When you finally remember there is a load in the machine, you grab it and dump it in the dryer. There are a couple of reasons why this can cause problems.
The heat from dryers can set in stains and odors. So, if your laundry leaves your washing machine with a slight musty smell, a quick tumble in the dryer is going to make sure that odor stays around. With it now embedded into the fibers of your garment, you’ll be smelling the mustiness straight out of the dryer.
After drying, clothes go to one of two places. Either the ironing basket for a quick press or the closet. Ironing is one of those tasks that gets put off. Meaning musty clothing is left lying in an ironing pile for a while. Once it meets up with the iron, the heat can set the odor even further. That musty-smelling clothing is going to be hanging around for some time.
Storing in the Closet / Dresser Drawers / Wardrobe
The biggest problem with closets, drawers, and wardrobes is they tend to be solid pieces of furniture. Normally made from wood, the clothing is enclosed. There are no air gaps or ventilation vents to allow the free flow of fresh air. If you store any item of clothing that isn’t completely dry, you’re inviting a wardrobe full of mustiness into your home.
This can encourage the resident bacteria that has been growing since the pre-wash stage to multiply even further. Musty odors love stale air, or better still, no airflow at all. Making closets, cupboards, and drawers comfortable incubators for the microscopic little colonies living in your shirts.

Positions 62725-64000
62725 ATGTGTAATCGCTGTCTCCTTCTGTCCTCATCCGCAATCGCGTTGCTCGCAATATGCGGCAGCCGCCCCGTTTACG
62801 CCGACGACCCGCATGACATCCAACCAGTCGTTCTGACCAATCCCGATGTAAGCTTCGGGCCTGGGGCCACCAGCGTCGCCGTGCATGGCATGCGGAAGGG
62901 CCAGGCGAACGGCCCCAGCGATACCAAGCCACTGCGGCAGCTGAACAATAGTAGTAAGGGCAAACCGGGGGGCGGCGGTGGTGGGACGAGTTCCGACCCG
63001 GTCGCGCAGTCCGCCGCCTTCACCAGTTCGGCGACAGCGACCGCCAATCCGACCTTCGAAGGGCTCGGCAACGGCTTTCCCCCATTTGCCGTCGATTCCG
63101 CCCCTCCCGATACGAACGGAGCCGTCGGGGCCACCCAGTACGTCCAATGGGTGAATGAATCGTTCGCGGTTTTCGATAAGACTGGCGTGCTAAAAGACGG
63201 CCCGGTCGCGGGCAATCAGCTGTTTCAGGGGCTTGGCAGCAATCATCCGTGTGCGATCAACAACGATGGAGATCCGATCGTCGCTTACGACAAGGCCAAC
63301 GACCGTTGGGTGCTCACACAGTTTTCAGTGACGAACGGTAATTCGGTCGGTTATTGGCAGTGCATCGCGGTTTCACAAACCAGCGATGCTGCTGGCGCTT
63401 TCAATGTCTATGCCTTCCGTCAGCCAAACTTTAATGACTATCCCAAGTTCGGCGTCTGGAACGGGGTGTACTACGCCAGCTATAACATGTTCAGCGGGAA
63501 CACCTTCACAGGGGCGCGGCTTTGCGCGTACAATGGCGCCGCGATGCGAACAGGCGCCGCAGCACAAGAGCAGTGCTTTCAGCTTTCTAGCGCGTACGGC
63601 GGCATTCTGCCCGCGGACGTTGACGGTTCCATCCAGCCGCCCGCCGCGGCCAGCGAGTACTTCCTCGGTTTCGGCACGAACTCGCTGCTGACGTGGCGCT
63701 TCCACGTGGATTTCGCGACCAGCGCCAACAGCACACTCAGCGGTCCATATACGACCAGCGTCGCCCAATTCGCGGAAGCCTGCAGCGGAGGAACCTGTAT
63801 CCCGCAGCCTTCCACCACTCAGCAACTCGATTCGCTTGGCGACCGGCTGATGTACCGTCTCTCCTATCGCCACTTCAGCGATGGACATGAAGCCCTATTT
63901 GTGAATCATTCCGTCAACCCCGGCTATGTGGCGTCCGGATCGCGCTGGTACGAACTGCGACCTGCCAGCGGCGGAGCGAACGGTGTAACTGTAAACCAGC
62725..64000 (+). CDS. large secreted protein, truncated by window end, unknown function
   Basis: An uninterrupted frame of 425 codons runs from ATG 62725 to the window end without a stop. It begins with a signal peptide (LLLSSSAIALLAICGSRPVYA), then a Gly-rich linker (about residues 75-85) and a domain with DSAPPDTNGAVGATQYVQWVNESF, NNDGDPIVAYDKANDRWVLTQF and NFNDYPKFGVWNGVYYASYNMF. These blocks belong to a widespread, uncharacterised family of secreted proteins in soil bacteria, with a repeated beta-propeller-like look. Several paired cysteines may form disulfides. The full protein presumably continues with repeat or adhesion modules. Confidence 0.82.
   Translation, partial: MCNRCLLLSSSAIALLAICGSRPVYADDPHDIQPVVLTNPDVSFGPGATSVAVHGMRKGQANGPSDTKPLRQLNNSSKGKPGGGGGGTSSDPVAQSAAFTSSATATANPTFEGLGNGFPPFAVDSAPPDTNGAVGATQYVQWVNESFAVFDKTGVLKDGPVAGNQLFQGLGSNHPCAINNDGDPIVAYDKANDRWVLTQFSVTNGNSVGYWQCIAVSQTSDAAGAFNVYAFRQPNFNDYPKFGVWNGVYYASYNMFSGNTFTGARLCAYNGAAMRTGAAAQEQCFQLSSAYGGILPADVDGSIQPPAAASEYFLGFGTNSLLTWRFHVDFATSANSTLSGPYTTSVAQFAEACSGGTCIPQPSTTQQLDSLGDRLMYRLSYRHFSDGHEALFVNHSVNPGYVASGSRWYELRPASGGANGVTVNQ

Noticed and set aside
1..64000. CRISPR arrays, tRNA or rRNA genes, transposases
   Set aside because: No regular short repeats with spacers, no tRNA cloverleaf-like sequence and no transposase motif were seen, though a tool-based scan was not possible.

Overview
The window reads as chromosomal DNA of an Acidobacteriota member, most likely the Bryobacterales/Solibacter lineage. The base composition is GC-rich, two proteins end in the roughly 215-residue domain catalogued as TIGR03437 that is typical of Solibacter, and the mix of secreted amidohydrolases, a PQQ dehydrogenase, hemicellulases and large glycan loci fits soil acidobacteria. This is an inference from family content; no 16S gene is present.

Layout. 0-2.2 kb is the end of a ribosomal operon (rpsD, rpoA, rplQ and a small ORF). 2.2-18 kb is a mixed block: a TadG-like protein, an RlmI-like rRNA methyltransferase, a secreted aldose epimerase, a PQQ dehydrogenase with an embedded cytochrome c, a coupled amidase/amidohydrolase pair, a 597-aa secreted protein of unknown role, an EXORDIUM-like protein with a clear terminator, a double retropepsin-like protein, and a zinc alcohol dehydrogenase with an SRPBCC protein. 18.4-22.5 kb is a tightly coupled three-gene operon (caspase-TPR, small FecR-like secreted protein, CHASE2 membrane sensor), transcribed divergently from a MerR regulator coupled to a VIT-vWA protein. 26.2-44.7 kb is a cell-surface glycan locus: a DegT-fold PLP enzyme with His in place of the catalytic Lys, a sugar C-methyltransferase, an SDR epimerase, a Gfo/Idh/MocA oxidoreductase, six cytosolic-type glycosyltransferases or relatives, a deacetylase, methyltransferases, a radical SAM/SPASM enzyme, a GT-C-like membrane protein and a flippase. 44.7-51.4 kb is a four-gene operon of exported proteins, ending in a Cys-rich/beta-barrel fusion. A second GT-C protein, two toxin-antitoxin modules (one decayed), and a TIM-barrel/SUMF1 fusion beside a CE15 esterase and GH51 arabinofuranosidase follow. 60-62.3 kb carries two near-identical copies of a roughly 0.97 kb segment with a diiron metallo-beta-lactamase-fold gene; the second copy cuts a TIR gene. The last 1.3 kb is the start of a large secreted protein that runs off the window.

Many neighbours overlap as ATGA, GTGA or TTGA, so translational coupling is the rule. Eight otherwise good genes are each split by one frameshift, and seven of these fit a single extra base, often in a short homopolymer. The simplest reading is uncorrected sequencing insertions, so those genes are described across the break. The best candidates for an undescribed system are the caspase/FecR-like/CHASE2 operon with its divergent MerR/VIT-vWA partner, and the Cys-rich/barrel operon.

If your clothing is already suffering from a distinct odor of must, it’s only going to get worse. Now trapped in a wooden box, the mustiness can spread throughout the closet or chest of drawers, permeating both fabric and your furniture.
How to Get Musty Smell Out of Clothes Without Washing
Although you will have to wash your clothing at some point, you’ll be pleased to know there are ways to get rid of mustiness without washing. Especially if you need your garment for an upcoming event or outing and you don’t have time to wash it.
Air Your Clothing
The best way to eliminate odors in clothing is to air them. Bacteria that cause musty smells don’t like a soft breeze of fresh air wafting through the fibers.
If you’ve worn a garment, like a jacket, for instance, don’t put it back in a closet as soon as you get home. Grab a coat hanger and leave your garment hanging from a doorknob for a couple of hours and let the air through it. This will help lift any faint odors from the day’s use.